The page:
The vindaloo has to be it when it comes to naming the hottest thing on any Indian menu. There’s a serious amount of firepower packed into this curry. If you are a serious heat lover and want your curry hot, then you are in the right place. Today I will show you how to make the vindaloo curry just like authentic Indian takeaways do, and talk a little about its origins.
How Does Vindaloo Taste?
In one word? Hot.
The predominant flavour in Vindaloo is chilli and lots of it! The dish does contain other elements, including tangy tomato puree and fragrant garlic and ginger. But the truth is, you aren’t going to notice, as your mouth, provided you’ve cooked it correctly, will be on fire.
There are two types of people who order vindaloo: -
- Those who can handle spice exceptionally well.
- Those who are trying to win a bet or as a dare.
Want to see what happens when people try hot curries? Check this out… You were warned!
The vindaloo also tastes slightly tangy. The dish does include a squeeze of lemon juice, giving it a sharp, acidic taste and sour edge (that I always think makes it taste even hotter).
What Should Vindaloo Look Like?
Vindaloo has two things as its main base. Tomato and chilli.
As a result, you’ll find that a good vindaloo is a deep red to brown colour. It is a fairly oily curry with plenty of sauce (even more for you to leave when you decide when it is too hot). The sauce is neither too thick nor too thin.
You’ll occasionally find authentic Indian chefs sprinkle the top of the vindaloo with chopped coriander. It is also occasionally served with chunks of potato.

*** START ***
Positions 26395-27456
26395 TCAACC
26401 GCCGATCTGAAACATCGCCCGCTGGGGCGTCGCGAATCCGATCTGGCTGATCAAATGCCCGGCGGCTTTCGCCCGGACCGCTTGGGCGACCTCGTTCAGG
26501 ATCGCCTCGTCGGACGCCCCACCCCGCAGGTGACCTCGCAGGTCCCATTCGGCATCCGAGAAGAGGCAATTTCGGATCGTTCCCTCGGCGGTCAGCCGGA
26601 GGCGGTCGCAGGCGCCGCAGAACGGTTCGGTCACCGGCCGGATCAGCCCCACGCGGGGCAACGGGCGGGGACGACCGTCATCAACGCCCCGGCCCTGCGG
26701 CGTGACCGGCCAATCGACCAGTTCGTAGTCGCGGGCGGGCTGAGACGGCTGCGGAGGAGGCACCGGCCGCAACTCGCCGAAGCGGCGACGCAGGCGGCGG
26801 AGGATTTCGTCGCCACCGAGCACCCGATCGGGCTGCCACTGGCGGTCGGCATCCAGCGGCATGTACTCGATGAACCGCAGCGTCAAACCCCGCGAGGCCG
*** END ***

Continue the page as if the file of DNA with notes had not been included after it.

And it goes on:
Which Meat is Best with Vindaloo?
If you are cooking the vindaloo using a BIR cooking style, you can use any meat you choose. The usual choice for meat in a vindaloo is chicken.
Traditionally it was served with pork, and occasionally you will encounter vindaloo recipes that reflect this. You are unlikely to get pork in your curry in your local takeaway curry. Most proprietors of Indian takeaways follow the Islamic faith; therefore, pork is most definitely off the menu!
Is the Vindaloo a Portuguese or an English Dish?
Vindaloo shares a historical heritage between several countries. You could very much consider it fusion food. It was exported to Goa, India, by the Portuguese around 1510. From there, it was adapted to use local ingredients.
Following their colonial rule, the dish was again exported to UK shores when the first curry houses arrived in the 1960s and has since evolved into the fiery dish we know and love today.
Vindaloo is actually an evolution of the Portuguese “vinho de alho”, literally translating as ‘wine and garlic’. We don’t see the wine in the present-day dish, but you might still taste the garlic.
Many of the curry dishes you try in the UK today are exported from other regions. It is worth bearing in mind that the vindaloo you’ll try in your local Indian is actually pretty far removed from its origins.
Is Vindaloo the Hottest Curry
Vindaloo is a very hot curry. It sits at the top of the list with some other big hitters. If you are looking for something super spicy, you might also want to consider trying the following curries, all of which will compete with a fiery vindaloo: -
- Naga curry
- Bhut Jolokia Curry
The Vindaloo | Final Thoughts
The vindaloo is a legendary curry, famed for its fiery heat and is considered the epitome of BIR cuisine. It is a fusion between Indian taste and the strange love of British people eating food that is far too hot for their palate. Have you given it a go? What did you think? Let me know in the comments below. If you are looking for a similar taste profile but slightly milder, why not check out my BIR madras recipe?